The tech valuation reset has hit a lull. A mini-rebound is under way, led by some of the biggest companies, including Apple. If 2021 was a record year for venture capital investment and multitrillion-dollar market caps and 2022 was the worst year for stocks since the financial crisis, will 2023 be the year of recovery or retrenchment?
Initial public offerings are unlikely to start up again soon. By value, US IPO activity hit a two-decade low last year, according to EY data. Social media company Reddit, grocery delivery start-up Instacart and fintech Stripe are all waiting in the wings. But the factors that dried up the IPO market are still mostly intact. Inflation may have peaked but interest rates are expected to keep rising.
Even if predictions for an economic downturn have eased, rising rates weigh on companies that report high growth but no profits. That includes listed stocks. Enterprise software-as-a-service companies lost more than two years of market gains last year. But valuations are still high on some metrics. Take Datadog, which provides tools to monitor performance and trades at 69 times forecast earnings. Or data analytics company Palantir, which trades on 47 times forecast p/e.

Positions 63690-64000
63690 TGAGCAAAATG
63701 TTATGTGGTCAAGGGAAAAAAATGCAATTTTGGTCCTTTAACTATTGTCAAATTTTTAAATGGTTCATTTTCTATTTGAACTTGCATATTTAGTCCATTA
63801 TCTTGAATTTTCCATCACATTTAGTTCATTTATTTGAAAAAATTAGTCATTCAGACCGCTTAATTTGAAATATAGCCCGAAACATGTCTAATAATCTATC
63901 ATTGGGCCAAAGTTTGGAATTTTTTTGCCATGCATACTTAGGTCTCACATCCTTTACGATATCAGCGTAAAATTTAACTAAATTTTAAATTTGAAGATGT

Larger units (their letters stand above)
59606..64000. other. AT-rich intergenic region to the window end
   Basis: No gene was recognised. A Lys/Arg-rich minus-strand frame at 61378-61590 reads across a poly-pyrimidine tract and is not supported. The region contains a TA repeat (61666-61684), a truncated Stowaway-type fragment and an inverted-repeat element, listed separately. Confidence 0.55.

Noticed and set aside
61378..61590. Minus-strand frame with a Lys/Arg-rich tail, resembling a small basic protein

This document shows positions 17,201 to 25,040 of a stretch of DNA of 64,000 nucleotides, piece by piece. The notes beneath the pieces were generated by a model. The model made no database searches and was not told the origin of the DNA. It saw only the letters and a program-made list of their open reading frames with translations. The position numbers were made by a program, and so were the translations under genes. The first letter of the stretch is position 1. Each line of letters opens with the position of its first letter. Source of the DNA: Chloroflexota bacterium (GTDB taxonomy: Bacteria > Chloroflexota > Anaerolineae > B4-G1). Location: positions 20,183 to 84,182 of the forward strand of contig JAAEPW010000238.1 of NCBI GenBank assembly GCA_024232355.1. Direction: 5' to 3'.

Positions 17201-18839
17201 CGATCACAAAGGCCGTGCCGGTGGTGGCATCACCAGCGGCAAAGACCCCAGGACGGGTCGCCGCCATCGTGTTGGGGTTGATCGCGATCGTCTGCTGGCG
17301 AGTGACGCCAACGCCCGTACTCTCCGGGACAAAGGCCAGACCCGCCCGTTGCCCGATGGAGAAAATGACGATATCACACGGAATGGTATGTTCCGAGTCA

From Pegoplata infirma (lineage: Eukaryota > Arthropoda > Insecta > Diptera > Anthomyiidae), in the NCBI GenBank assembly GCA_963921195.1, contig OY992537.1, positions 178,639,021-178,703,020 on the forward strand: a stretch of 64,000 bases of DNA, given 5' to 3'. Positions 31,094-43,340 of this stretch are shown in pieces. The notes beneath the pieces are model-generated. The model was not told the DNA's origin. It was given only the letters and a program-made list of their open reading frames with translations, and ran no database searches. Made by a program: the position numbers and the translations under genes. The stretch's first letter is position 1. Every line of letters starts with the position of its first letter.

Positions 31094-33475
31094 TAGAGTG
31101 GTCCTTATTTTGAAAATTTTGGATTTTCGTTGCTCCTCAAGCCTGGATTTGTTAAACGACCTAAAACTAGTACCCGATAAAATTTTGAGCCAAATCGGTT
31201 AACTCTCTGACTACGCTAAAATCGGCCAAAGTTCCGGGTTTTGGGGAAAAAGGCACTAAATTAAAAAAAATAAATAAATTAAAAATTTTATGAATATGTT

The tech-heavy Nasdaq index remains above pre-pandemic levels. To convince investors that prices need not fall further, expect more announcements of job cuts and other cost-saving measures this year. Even after last year’s dismissals, many companies remain far larger than they were pre-pandemic. Meta, for example, announced in November that it would cut 11,000 jobs. Yet after this reduction the headcount is still 50 per cent higher than it was in early 2020.
Instead, 2023 may be a year of stock buybacks. Companies with big cash balances need to flex their powers if they are to differentiate themselves from the rest of the pack. Apple has spent more than $550bn buying back its own stock over the past decade. To keep price recovery momentum going it will need to keep spending.
US tech stocks: down but not out Republished from Source https://www.ft.com/content/77f63327-829f-4fe5-bc56-fc31436bbd9f via https://www.ft.com/companies/technology?format=rss